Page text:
North Central College - Naperville, IL

Philosophy Courses

NOTE: This page contains all of the regular course descriptions for this discipline or program. Academic credit for each course is noted in parenthesis after the course title. Prerequisites (if any) and the general education requirements, both Core and All-College Requirements (ACRs), which each course fulfills (if any) are noted following each course description. Not all courses are offered every year. Check Merlin, our searchable course schedule, to see which courses are being offered in upcoming terms.

PHL 100 Introduction to Philosophy (3.00)
An examination of basic questions in philosophy, such as how we can know anything, whether God exists, how moral judgments can be justified, whether people have souls, and whether people have free will. Core: Humanities; ACR: Religion & Ethics.

PHL 110 Ethics (3.00)
An examination of alternative bases for morality and the arguments by which moral claims are justified. Core: Humanities; ACR: Religion & Ethics.

PHL 210 Professional Ethics (3.00)
Professional ethics in selected career fields including law, business, and biomedicine. Students may apply basic concepts to the career of their choice, relate their personal ethics to professional ethics, and become better informed consumers of professional services. This course begins with an examination of the alternative bases for making moral judgments. Core: Humanities.

PHL 215 Bioethics (3.00)
After a brief overview of ethical theory and the philosophy of medicine, the moral dimensions of the following topics are considered: the health care professional-patient relationship (e.g., truth-telling, informed consent, and confidentiality), euthanasia and physician-assisted death, abortion and maternal-fetal conflicts, the new reproductive technologies, human genetics, research involving human and animal subjects, the allocation of health care resources, managed care, public health, and health care policy. The course is intended to be self-contained and the emphasis on the topics may change from year to year. Prerequisite: Sophomore standing.

PHL 220 Aesthetics (3.00)
An examination of aesthetic experience, the norms which govern aesthetic judgment, and the significance of the idea of beauty in our experience of art and nature. Same as: ART 270. Core: Humanities.

PHL 225 Environmental Ethics (3.00)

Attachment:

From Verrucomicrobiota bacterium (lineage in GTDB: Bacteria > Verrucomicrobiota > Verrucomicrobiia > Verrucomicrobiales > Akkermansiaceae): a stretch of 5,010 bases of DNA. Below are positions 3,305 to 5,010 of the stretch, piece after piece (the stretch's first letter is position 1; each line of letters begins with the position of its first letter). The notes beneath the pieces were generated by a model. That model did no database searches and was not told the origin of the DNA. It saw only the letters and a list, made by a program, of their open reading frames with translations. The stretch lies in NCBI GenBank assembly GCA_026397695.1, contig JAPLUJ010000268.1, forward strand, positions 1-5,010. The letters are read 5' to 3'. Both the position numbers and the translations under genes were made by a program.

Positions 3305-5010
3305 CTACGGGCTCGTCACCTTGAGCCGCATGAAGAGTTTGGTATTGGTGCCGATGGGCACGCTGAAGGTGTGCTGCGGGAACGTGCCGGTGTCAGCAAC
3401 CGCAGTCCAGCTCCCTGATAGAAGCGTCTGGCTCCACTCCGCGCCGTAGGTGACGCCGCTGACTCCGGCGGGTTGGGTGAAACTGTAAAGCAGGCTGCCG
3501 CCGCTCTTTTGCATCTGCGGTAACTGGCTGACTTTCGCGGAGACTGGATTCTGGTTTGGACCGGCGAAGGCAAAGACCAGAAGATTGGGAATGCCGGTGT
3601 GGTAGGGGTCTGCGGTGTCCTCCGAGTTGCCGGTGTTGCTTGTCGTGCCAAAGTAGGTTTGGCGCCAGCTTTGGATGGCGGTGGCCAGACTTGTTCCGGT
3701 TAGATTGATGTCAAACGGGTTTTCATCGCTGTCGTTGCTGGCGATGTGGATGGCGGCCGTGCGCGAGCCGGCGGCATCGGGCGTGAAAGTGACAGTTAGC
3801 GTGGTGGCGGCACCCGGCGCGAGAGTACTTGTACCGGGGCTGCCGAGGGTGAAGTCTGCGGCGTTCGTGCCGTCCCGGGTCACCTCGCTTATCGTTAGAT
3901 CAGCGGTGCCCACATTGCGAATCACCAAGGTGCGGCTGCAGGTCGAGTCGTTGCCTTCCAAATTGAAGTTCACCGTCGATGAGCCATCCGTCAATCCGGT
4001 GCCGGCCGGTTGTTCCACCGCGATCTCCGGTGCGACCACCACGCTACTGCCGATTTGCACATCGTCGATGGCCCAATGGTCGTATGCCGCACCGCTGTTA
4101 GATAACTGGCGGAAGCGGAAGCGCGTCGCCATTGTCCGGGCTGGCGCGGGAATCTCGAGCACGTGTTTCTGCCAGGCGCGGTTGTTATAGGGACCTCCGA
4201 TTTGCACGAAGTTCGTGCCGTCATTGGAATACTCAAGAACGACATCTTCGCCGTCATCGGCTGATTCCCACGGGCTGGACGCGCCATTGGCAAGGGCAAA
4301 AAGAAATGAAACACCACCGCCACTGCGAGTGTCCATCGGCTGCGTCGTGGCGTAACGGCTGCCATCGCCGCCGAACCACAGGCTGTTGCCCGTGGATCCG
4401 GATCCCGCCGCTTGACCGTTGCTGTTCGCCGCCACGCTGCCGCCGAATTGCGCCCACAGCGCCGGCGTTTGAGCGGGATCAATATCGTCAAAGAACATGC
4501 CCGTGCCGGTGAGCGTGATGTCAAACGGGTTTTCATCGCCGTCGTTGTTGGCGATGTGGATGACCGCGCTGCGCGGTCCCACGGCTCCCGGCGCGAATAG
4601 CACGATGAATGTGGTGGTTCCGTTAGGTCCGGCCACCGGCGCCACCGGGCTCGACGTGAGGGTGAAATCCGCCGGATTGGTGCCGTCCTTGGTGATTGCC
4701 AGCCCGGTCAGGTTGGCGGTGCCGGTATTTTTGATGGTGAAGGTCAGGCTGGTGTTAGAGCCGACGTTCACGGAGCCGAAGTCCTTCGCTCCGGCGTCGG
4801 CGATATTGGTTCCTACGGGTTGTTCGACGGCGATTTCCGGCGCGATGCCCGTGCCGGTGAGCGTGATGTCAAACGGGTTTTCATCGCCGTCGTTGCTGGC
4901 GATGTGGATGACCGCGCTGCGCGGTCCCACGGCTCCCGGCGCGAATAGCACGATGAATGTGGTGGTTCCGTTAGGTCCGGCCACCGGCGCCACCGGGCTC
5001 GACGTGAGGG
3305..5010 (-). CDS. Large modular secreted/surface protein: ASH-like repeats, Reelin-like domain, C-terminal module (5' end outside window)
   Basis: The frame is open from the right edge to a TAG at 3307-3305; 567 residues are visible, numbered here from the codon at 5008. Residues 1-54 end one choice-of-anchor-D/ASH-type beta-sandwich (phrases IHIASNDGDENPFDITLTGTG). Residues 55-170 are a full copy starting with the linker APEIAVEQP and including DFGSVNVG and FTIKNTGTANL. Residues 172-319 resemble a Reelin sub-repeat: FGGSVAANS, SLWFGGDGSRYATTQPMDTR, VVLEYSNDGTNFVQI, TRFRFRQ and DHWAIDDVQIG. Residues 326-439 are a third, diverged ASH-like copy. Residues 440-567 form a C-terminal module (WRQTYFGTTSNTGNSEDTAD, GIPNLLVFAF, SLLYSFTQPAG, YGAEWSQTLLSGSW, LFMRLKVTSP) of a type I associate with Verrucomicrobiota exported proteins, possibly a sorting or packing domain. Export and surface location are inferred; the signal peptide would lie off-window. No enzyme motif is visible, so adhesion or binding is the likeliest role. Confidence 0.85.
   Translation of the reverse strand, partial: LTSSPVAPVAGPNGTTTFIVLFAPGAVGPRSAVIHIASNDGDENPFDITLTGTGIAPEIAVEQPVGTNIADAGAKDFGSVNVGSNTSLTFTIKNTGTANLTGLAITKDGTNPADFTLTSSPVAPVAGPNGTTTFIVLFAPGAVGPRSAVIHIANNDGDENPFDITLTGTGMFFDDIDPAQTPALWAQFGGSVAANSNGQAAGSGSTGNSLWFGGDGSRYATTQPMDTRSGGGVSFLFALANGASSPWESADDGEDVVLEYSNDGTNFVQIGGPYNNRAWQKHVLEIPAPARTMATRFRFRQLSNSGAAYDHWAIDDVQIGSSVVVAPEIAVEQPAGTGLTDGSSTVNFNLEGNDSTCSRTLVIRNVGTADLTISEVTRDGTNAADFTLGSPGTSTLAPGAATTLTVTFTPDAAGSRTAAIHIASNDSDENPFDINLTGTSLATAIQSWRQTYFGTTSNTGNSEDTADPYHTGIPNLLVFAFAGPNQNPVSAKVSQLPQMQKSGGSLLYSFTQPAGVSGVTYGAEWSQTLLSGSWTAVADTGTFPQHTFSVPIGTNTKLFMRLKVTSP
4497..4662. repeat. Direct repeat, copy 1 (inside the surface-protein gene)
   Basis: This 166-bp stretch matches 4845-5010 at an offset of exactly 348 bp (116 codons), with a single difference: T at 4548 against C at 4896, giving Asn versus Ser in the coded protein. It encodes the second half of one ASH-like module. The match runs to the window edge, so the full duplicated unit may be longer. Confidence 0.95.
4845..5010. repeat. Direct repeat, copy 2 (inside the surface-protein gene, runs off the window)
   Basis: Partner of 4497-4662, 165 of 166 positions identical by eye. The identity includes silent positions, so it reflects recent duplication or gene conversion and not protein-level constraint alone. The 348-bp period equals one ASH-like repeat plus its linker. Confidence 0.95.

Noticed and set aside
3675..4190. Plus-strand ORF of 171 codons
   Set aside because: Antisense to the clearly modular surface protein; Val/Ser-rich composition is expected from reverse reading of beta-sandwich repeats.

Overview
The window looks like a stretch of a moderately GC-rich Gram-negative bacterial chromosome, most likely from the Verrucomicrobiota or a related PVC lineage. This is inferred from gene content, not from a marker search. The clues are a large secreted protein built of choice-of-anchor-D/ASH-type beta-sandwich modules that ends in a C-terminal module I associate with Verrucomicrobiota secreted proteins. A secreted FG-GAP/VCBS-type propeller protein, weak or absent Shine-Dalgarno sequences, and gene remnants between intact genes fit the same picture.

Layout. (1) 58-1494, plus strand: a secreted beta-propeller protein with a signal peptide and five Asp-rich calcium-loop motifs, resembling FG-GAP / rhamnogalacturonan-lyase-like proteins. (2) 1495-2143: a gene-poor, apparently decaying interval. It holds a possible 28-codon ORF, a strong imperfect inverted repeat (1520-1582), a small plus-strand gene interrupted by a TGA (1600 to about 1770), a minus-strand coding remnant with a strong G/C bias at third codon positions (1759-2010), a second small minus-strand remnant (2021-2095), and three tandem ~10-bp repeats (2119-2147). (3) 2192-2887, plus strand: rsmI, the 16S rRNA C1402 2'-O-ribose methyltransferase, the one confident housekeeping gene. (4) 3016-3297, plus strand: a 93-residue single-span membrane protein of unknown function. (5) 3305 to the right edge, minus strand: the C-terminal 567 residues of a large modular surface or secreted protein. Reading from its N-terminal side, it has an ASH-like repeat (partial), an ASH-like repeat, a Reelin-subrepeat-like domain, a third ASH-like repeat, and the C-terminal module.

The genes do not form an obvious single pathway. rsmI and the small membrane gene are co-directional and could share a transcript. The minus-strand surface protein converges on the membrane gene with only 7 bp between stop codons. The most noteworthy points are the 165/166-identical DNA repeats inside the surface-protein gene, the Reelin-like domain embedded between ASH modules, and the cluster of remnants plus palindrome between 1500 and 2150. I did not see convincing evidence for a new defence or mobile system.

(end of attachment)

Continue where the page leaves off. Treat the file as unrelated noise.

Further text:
After a brief examination of philosophical and ethical frameworks, the following will be considered: the history of environmental ethics; the problem of the moral status of nonhuman animals and other aspects of nature; the environment and the good life; ethical issues related to population growth, sustainability, diminishing/vanishing resources, and the use of cost/benefit analysis in environmental policy. Same as: ENV 225.

PHL 230 Logic (3.00)
An examination of inductive and deductive reasoning, formal and informal fallacies, and rules and procedures for evaluating arguments. Core: Humanities.

PHL 235 Existentialism (3.00)
An introduction to existentialism as a 19th and 20th century philosophical and literary movement. Authors discussed typically include Dostoevsky, Kierkegaard, Nietsche, Heidegger, Sartre, Unamuno, and Merleau-Ponty. Core: Humanities.

PHL 240 Philosophy and Literature (3.00)
An introduction to the relationship between philosophy and literature through an examination of ways in which philosophical ideas and methods can be used to analyze, understand, or criticize literature and critical writing about literature. Prerequisite: ENG 196 or a PHL course.

PHL 241 Philosophy of Law (3.00)
An introduction to the concept of law, including such topics as the nature of law, liberty and law, justice, legal responsibility, punishment, and theories of legal interpretation. Same as: PSC 241. Prerequisite: PSC 103 or a PHL course. Core: Humanities.

PHL 260 Ancient and Medieval Philosophy (3.00)
Part one of the History of Philosophy sequence; Ancient Greece through the 16th century. Core: Humanities; ACR: Religion & Ethics.

PHL 270 Early Modern Philosophy (3.00)
Part two of the History of Philosophy sequence; the 17th and 18th centuries. Core: Humanities.

PHL 280 Modern Philosophy (3.00)